Days off were spent with the amazing & eclectic bunch of people i was lucky enough to live with- either travelling to the coast to party on the beach or hanging out in our local town.

Ghana really is a unique & wonderful country. The children i’ve taught, people i’ve met & corned mutton i’ve eaten( oh my) are experiences i’ll never forget, experiences i really can’t recommend enough.



Sheena Davies 27th March 2011

Right where to begin……

Ghana was amazing( already planning another trip back there in November for about 6 months probably). Our staff house consisted of 3 toilets, 3 showers, 9 rooms & when i left there were 28 people in the house. The houses are huge though so you can fit alot of people in without feeling too cramped. There was also 2 kitchens & a huge lounge room. The friends i met while volunteering i will never forget; each person had a different quality that they brought to the table & once you joined up with them for activities & projects, the things that came out were wonderful. We worked hard & partied hard together & at times little parts of the culture hit you head on & there can be a few tears here & there but everyones there together to get the best out of their time there & everyone’s supportive of each other.

Our weekdays consisted of getting up & ready for 8.30am to wait for the little tro-tro ( little van). I t was meant to arrive at 9am every morning but in Ghana you get used to the fact its Ghanaian time which generally means everythings going to be anywhere between 30 mins to 1.5 hours late! ( but hey you’re never in a rush in Ghana!). So, by the time we actually were picked up, it was normally heading towards 10am where we would then head out to our project for the day, quickly stopping off for some snacks for the day & a nice cold milo energy drink to get you going.

It generally took about 45 mins to the projects each day along bumpy gravel roads with beautiful hills, running rivers, palm trees & lots of birds, butterfly’s, lizards & other wonderful creatures. At the projects we were generally building mud bricks ( about 4 x the size of our normal house brick & about 10 x the weight….gosh they were heavy!). We had a mason that helped to build up the walls of the schools with us & plaster the walls ready for painting. We were allowed to paint whatever we wanted on the walls so we painted ABC’s 123’s & pictures with words describing the picture & also colours.

I used to teach at one school by myself for 2 weeks, then i had another volunteer start teaching with me. Our class had a max of 27 kids ranging from 2-14. I used to split the class up in the morning when i got there & gave the other volunteer the older children to teach maths to & i kept the younger ones for English lessons, songs, team games & general fun. The children were sent off to lunch at 11.45 for about 45 mins & that would give us a little break for a bit ( we liked to chill out by the river) so the children would come & find us down there after lunch where we would then all go swimming & playing in the river for an hour or so. Once swimming lessons were finished we headed back to class for some final learning of things that we had covered in the morning session.

We were generally home by about 3pm most days.

The afternoons were our time to do as we pleased so a few of the other volunteers & myself used to go to the waterfall about 10 mins away from where we lived or Lake Volta ( biggest man made lake in the world) & swim in the lake under the sunset, diving & flipping off the caoe we hired out for a few hours. We also played with the children next door to the compound that we lived in & liked to put the loud speakers on & have dance offs with the kids- you can guess who won- definitely not the white people lol! We did also have a TV so when it was really hot & we needed a chill out session we headed for the lounge room for a movie session & a cool down under the fan.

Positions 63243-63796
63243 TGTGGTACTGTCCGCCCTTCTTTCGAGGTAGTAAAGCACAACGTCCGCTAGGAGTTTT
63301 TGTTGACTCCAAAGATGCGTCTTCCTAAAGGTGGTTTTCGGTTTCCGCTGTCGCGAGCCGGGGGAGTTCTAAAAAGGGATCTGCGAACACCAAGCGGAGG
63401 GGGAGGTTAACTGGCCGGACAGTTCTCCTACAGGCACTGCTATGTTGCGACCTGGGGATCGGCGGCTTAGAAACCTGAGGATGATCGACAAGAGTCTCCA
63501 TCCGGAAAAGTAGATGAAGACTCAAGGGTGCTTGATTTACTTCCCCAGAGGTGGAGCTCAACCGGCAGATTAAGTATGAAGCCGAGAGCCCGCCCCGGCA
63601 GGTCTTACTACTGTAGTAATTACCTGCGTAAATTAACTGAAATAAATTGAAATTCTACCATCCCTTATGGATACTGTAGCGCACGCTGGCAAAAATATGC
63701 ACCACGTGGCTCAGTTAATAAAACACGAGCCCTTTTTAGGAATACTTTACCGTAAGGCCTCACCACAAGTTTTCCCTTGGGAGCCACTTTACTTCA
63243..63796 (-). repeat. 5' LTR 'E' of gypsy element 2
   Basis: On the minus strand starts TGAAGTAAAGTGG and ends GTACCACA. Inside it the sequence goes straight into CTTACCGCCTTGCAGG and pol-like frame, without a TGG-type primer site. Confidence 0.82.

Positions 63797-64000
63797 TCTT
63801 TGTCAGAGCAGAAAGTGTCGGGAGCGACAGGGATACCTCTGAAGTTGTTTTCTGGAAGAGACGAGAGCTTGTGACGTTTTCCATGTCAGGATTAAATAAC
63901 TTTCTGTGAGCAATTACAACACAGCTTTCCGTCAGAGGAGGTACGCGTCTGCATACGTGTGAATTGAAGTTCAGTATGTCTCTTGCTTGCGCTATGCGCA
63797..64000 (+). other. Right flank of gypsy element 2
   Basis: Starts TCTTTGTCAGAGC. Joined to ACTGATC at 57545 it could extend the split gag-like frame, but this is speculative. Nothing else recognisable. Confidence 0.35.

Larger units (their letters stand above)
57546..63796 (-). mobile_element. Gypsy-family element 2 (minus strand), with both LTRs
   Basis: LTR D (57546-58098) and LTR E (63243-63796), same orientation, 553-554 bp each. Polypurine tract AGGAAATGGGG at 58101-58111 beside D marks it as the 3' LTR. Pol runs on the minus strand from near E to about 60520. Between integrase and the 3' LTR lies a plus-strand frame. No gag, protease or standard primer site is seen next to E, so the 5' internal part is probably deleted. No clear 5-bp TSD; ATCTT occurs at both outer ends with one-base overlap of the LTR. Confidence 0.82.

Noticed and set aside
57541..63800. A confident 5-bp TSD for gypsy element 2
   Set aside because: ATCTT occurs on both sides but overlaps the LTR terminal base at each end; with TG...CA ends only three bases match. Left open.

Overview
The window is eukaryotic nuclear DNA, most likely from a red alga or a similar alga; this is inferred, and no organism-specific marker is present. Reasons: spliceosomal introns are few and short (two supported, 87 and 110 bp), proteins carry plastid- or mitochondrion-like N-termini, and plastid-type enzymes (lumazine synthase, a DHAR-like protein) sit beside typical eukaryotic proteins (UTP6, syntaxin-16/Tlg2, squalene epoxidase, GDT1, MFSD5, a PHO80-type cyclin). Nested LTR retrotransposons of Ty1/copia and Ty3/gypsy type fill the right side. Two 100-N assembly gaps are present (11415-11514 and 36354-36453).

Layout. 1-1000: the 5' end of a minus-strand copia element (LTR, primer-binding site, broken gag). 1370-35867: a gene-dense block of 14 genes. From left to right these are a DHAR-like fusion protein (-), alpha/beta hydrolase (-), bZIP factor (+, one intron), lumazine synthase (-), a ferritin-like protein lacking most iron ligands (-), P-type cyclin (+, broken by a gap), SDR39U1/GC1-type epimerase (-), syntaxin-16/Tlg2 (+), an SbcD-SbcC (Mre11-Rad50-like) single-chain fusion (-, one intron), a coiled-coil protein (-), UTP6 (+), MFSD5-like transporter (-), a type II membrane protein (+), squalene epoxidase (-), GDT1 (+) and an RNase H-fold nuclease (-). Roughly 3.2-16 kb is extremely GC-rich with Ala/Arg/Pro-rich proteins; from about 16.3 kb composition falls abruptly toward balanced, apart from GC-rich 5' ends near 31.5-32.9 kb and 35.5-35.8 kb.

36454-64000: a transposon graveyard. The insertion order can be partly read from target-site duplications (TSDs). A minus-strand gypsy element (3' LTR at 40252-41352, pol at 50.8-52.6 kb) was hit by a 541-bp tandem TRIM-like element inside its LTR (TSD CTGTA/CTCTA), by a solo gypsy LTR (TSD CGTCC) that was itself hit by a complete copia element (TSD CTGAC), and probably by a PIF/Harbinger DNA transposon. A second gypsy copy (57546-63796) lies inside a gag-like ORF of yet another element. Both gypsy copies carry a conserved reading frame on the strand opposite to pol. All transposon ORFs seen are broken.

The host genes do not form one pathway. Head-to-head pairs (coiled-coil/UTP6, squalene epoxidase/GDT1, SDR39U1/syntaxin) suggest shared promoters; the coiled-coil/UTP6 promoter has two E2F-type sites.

Our weekends were spent at Kokrobite beach on the coast near Accra where we could swim, hire out body boards & chill out with the Rastafarians. Friday night was a general African band with drums, singers & dancers/acrobats. Saturdays were a little bit the same but instead it was Regae night & everybody gets up & dances. Most nights we chilled out on the beach with a cocktail & the Africans would come & sit on the beach with us & play their drums, sing & just have general conversations with us; most had pretty good English or spoke fluent French- the Ivory Coast is next door & they all speak french. There is a beautiful restaurant in the Big Milly’s garden where you can get the most amazing sandwiches & steak burgers & stuff with CHEESE! ( yes cheese; its so hard to come by & so is milk & nice chocolate!). There is lots of beautiful shopping to be done along the coast aswell with the average price of flary Rastafarian pants costing an average of £3, & about £1 for 2x bracelets & necklaces. Once you have finished your shopping for the day & swimming & want to escape out of the sun, there is also a cocktail bar in which you can sit & overlook the beach & the people swimming & the sunsets.

Lake Bosumtwi is beautiful as well if you’re looking to just relax….thats the place to be. The lake is warm & there are planks of wood you can lay on & float out into the lake for a nice relax or hammocks in which you can lie on & watch the fisherman in the lake & the lizards run up & down the trees & pass you on the ground. There is a little nice bar which sells really nice food & Stone’s beer ( the best!).

There is no shopping to be done near by but you can do that in Kumasi or other little towns along the way.